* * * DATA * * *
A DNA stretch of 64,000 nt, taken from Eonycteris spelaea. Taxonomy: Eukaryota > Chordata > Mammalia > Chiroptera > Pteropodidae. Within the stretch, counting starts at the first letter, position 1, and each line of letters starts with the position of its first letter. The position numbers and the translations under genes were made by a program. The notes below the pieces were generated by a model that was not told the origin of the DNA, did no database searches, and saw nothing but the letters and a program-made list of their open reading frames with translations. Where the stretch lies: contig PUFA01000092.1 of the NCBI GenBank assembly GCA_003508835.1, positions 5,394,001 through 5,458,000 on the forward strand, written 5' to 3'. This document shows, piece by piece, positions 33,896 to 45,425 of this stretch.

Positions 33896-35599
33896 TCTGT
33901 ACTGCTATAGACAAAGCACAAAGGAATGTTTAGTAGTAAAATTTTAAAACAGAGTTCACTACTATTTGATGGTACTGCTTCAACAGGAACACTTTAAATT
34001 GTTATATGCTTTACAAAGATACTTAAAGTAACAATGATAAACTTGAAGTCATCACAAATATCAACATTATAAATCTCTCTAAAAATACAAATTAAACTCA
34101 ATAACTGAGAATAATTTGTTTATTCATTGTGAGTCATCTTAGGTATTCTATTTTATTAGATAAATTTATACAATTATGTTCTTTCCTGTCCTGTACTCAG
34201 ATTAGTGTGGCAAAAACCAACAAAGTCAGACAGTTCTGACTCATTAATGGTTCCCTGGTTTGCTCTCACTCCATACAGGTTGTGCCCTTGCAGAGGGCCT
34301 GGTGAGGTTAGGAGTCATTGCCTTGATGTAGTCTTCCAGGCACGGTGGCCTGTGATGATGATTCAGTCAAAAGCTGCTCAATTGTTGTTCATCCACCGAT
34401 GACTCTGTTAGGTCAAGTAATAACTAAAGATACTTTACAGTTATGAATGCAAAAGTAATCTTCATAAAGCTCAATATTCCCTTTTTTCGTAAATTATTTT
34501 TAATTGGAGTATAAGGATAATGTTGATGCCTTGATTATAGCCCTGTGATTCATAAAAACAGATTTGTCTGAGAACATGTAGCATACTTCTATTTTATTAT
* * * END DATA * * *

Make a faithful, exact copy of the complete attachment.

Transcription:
A DNA stretch of 64,000 nt, taken from Eonycteris spelaea. Taxonomy: Eukaryota > Chordata > Mammalia > Chiroptera > Pteropodidae. Within the stretch, counting starts at the first letter, position 1, and each line of letters starts with the position of its first letter. The position numbers and the translations under genes were made by a program. The notes below the pieces were generated by a model that was not told the origin of the DNA, did no database searches, and saw nothing but the letters and a program-made list of their open reading frames with translations. Where the stretch lies: contig PUFA01000092.1 of the NCBI GenBank assembly GCA_003508835.1, positions 5,394,001 through 5,458,000 on the forward strand, written 5' to 3'. This document shows, piece by piece, positions 33,896 to 45,425 of this stretch.

Positions 33896-35599
33896 TCTGT
33901 ACTGCTATAGACAAAGCACAAAGGAATGTTTAGTAGTAAAATTTTAAAACAGAGTTCACTACTATTTGATGGTACTGCTTCAACAGGAACACTTTAAATT
34001 GTTATATGCTTTACAAAGATACTTAAAGTAACAATGATAAACTTGAAGTCATCACAAATATCAACATTATAAATCTCTCTAAAAATACAAATTAAACTCA
34101 ATAACTGAGAATAATTTGTTTATTCATTGTGAGTCATCTTAGGTATTCTATTTTATTAGATAAATTTATACAATTATGTTCTTTCCTGTCCTGTACTCAG
34201 ATTAGTGTGGCAAAAACCAACAAAGTCAGACAGTTCTGACTCATTAATGGTTCCCTGGTTTGCTCTCACTCCATACAGGTTGTGCCCTTGCAGAGGGCCT
34301 GGTGAGGTTAGGAGTCATTGCCTTGATGTAGTCTTCCAGGCACGGTGGCCTGTGATGATGATTCAGTCAAAAGCTGCTCAATTGTTGTTCATCCACCGAT
34401 GACTCTGTTAGGTCAAGTAATAACTAAAGATACTTTACAGTTATGAATGCAAAAGTAATCTTCATAAAGCTCAATATTCCCTTTTTTCGTAAATTATTTT
34501 TAATTGGAGTATAAGGATAATGTTGATGCCTTGATTATAGCCCTGTGATTCATAAAAACAGATTTGTCTGAGAACATGTAGCATACTTCTATTTTATTAT